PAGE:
Methodist Health System Services

< Back

Breastfeeding and Pacifier Use

Pacifiers are not recommended while establishing breastfeeding.

For successful breastfeeding, it is better if your baby begins by learning and practicing only the unique style of sucking that draws milk from the breast.

Different Sucking Styles

To understand why pacifiers are not recommended when you begin breastfeeding, you need to know a little about nature and anatomy.

Your baby was born pre-programmed to learn to suckle the breast, and the way your baby sucks changes when he or she switches from your breast to the artificial nipple of a pacifier or bottle.


To correctly latch on, the baby opens his or her mouth wide, lowers the tongue over the bottom lip and coordinates tongue and jaw movements to draw the full nipple and pigmented areas around the nipple to the top and back of the mouth. Baby's strong rhythmic sucking draws milk from the breast.

Artificial nipple

Much less effort and coordination are required to feed from a bottle or suck on a pacifier. The baby must open his or her mouth only slightly. The mouth, tongue and jaw need not form as tight a seal. Little sucking is required, and the baby may develop a "lips-only" sucking style.

Prevent Nipple confusion

If you offer pacifiers or bottles in the first few weeks, your baby may confuse these very different sucking styles and not learn to latch on and breastfeed successfully. This is called "nipple confusion", and it creates problems for you and your baby.

Your baby may suck ineffectively, unable to empty the breasts for best nutrition. The reduced stimulation and inadequate emptying will decrease your milk production, and your baby's attempts to suck only the end of the nipples will create nipple soreness for you. You may also miss important feeding cues if your baby's mouth is busy with a pacifier , resulting in reduced milk intake and inadequate nutrition.

Avoid pacifier-related problems

Research shows that giving a pacifier to a breastfed baby before breastfeeding is established increases the risk of:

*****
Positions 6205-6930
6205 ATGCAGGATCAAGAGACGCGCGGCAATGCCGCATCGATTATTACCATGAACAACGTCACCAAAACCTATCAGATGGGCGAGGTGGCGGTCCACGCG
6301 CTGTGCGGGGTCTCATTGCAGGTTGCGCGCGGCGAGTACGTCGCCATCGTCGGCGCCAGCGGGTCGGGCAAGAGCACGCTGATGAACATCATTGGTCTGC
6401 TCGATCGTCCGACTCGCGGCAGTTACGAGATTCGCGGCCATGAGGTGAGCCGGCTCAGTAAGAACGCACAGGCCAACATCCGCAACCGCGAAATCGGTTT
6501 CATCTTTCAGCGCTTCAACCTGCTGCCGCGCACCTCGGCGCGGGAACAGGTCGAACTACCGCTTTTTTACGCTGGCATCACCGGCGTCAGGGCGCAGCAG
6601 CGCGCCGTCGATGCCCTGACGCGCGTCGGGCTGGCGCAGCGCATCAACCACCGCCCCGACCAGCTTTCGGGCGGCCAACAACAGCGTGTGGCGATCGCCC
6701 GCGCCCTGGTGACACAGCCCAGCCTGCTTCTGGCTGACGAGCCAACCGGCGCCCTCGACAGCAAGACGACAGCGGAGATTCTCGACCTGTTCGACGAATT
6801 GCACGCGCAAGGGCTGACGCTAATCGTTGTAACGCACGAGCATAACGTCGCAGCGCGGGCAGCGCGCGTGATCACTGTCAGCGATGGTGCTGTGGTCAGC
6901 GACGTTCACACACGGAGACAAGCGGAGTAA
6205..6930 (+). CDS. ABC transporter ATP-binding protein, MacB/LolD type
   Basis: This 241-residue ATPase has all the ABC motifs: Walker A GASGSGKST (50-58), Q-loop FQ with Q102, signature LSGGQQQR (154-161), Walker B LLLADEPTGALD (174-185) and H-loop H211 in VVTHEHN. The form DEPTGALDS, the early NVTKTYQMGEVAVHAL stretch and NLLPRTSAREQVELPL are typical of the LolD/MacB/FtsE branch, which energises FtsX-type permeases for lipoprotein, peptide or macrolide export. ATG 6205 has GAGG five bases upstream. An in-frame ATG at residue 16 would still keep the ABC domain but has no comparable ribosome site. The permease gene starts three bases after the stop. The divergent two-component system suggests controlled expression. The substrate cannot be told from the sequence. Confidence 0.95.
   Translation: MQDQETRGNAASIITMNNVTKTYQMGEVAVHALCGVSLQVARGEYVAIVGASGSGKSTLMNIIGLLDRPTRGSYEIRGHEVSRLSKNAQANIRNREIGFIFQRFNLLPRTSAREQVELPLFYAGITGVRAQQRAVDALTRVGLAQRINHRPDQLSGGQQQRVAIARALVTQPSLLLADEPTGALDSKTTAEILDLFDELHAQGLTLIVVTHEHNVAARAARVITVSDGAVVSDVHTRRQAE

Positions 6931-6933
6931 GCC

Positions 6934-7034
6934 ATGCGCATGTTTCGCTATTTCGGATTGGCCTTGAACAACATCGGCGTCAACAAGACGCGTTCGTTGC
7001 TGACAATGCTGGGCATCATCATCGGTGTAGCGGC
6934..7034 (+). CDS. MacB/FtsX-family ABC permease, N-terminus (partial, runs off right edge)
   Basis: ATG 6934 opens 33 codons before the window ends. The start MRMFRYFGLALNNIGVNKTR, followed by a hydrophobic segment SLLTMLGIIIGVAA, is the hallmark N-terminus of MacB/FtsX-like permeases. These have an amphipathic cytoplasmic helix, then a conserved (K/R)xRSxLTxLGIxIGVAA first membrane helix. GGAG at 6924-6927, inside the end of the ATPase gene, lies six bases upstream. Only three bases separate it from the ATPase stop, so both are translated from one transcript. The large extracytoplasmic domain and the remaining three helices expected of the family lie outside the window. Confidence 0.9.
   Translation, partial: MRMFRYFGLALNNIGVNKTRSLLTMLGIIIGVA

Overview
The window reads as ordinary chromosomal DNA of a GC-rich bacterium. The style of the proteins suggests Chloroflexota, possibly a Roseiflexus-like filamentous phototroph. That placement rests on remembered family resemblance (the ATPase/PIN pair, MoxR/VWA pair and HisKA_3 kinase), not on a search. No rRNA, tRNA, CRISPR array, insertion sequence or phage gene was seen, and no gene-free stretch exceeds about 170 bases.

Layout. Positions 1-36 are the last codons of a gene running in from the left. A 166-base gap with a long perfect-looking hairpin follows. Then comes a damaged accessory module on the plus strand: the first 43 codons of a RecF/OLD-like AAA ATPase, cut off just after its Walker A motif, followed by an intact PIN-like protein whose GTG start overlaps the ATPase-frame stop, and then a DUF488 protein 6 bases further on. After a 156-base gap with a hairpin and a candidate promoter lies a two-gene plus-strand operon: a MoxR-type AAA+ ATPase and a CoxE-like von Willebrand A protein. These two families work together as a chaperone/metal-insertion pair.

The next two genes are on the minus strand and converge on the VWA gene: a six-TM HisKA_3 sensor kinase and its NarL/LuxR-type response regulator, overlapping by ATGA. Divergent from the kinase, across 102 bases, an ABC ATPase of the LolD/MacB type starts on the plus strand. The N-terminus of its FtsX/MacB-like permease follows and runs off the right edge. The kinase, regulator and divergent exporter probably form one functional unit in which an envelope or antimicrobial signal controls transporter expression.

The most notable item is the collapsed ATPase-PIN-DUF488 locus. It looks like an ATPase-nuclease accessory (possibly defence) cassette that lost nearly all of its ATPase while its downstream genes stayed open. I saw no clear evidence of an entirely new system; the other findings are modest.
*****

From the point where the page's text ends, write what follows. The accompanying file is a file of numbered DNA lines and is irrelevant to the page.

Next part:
• poor weight gain
  • dehydration
  • jaundice
  • plugged milk ducts
  • engorgement
  • mastitis
  • early weaning
  • increased ear infection
  • increased oral thrush and other infections

View comfortable positions to hold your baby breastfeeding, and view a diagram of successful latch-on by a breastfeeding baby.

After breastfeeding is established

Offer a sleep-time pacifier - after breastfeeding is established.

The American Academy of Pediatrics recommends the use of a pacifier at your baby's sleep times after breastfeeding is established, typically after your baby is one month old.  Studies indicate a protective effect of breastfeeding and the use of a pacifier to reduce the baby's risk for Sudden Infant Death Syndrome(SIDS). Offer a pacifier at sleep time only - not in place of food, comfort or playtime.

Instead of a pacifier for fussiness, try these things

Resist the temptation to reach for a pacifier when your newborn is fussy. There are many ways to calm a baby, including these:
  • breastfeed
  • change the diaper
  • cuddle the baby
  • place the baby skin-to-skin on your chest
  • swaddle the baby
  • sing or talk to the baby
  • play soft music
  • add or remove clothing
  • walk or rock the baby
  • place the baby in a swing
  • pat, stroke or massage the baby
  • and remember to never shake a baby!

Babies use 40 muscles to breastfeed and only 4 muscles to bottle-feed.